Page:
2. Wherefore, all the revenue of glory that God will receive by his worship depends merely on his own voluntary choice and appointment. All worship, I say, depends now on the sovereign will and pleasure of God. It is true there is a natural worship due from rational creatures by the law of their creation. This was indispensably and absolutely necessary at first. The very being of God and order of things required that it should be so. Supposing that God had made such creatures as we are, it could not be but that moral obedience was due unto him, — namely, that he should be believed in, trusted, and obeyed, as the first cause, last end, and sovereign Lord of all. But the entrance of sin, laying the sinner absolutely under the curse of God, utterly put an end to this order of things. Man was now to have perished immediately, and an end to be put unto the law of this obedience. But here, in the sovereign will of God, an interposition was made between sin and the sentence, and man was respited from destruction. All worship following hereon, even that which was before natural, by the law of creation, is now resolved into an arbitrary act of God’s will.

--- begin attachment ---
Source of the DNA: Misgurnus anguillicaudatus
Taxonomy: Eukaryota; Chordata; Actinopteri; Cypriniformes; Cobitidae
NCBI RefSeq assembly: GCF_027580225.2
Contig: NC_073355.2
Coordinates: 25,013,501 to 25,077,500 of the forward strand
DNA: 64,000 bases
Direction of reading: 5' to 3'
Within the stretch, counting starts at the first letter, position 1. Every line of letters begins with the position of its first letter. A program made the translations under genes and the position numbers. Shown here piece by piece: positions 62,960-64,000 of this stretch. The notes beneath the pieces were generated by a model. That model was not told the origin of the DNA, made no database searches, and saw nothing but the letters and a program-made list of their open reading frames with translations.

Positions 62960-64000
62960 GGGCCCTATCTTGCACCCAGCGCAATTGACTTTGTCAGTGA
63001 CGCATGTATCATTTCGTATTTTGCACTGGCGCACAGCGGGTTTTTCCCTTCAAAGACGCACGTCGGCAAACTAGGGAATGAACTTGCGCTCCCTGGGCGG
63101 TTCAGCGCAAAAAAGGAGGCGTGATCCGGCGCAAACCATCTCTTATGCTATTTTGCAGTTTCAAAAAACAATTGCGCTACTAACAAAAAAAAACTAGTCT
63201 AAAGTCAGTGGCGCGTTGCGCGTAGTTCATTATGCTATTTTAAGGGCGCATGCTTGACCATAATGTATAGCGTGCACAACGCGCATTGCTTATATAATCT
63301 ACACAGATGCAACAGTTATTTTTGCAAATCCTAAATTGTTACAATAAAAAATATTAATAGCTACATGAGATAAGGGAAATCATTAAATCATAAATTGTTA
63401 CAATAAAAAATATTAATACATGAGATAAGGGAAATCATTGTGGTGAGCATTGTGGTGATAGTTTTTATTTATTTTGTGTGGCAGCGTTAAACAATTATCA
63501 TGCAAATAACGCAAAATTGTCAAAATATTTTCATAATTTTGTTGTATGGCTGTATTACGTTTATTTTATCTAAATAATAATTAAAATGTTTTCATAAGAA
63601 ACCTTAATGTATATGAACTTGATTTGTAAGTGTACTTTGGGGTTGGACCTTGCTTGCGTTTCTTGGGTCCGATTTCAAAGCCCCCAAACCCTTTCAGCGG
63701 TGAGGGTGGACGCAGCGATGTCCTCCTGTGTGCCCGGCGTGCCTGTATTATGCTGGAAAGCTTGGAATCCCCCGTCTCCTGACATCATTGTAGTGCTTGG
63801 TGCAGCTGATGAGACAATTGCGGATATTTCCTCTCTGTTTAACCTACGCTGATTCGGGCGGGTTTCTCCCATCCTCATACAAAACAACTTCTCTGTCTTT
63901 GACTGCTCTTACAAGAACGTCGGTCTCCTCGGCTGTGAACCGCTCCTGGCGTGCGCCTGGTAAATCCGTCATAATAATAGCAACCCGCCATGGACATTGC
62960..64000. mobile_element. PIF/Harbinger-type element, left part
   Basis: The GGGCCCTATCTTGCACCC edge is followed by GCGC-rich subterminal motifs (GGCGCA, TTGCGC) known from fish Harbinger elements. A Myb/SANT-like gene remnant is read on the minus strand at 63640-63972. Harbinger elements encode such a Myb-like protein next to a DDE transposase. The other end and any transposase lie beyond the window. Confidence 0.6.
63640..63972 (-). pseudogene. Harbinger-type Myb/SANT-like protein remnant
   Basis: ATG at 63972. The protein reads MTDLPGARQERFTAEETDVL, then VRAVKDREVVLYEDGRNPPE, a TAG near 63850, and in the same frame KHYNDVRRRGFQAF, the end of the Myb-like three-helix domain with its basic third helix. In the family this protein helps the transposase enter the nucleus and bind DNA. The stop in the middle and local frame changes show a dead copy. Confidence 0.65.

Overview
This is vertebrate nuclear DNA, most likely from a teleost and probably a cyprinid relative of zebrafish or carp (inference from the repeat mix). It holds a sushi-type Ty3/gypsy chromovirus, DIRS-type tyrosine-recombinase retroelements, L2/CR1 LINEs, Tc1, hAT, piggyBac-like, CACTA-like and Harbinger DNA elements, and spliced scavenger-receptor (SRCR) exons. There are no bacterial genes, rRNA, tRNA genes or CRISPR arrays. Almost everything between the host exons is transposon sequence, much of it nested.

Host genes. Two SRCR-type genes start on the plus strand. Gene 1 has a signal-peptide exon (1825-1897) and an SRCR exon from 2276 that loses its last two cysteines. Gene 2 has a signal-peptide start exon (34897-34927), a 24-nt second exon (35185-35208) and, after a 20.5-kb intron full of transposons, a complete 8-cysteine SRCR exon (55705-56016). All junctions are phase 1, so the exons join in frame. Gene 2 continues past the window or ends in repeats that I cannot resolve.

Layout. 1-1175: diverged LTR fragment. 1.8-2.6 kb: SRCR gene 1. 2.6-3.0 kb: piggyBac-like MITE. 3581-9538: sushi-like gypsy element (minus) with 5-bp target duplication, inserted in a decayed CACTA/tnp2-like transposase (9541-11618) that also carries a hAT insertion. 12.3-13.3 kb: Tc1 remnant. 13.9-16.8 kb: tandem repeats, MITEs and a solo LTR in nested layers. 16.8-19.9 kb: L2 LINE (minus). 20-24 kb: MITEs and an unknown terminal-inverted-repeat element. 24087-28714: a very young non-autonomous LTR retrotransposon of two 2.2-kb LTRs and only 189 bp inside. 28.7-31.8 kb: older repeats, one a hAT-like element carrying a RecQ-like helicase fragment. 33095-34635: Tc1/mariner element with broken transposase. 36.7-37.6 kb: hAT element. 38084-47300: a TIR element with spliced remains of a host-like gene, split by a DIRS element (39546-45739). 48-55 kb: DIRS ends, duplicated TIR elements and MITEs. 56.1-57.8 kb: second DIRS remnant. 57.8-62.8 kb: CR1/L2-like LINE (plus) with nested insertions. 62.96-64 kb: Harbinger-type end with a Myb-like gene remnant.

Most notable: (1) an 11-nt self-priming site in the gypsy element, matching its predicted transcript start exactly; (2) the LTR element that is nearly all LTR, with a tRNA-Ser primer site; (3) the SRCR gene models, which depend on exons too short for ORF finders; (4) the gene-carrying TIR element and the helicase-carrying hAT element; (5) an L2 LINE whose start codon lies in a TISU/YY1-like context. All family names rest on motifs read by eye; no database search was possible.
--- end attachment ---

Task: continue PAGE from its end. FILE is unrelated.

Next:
And unto this end is all worship designed, — namely, to give glory unto God. For as God hath said that “he will be sanctified in all that draw nigh him,” — that is, in his worship, — and that therein “he will be glorified,” Lev. x. 3; and that “he that offereth him praise,” — that is, performeth any part of his worship and service, — “glorifieth him,” Ps. l. 23: so the nature of the thing itself declareth that it can have no other end. By this he hath all his glory, even from the inanimate creation.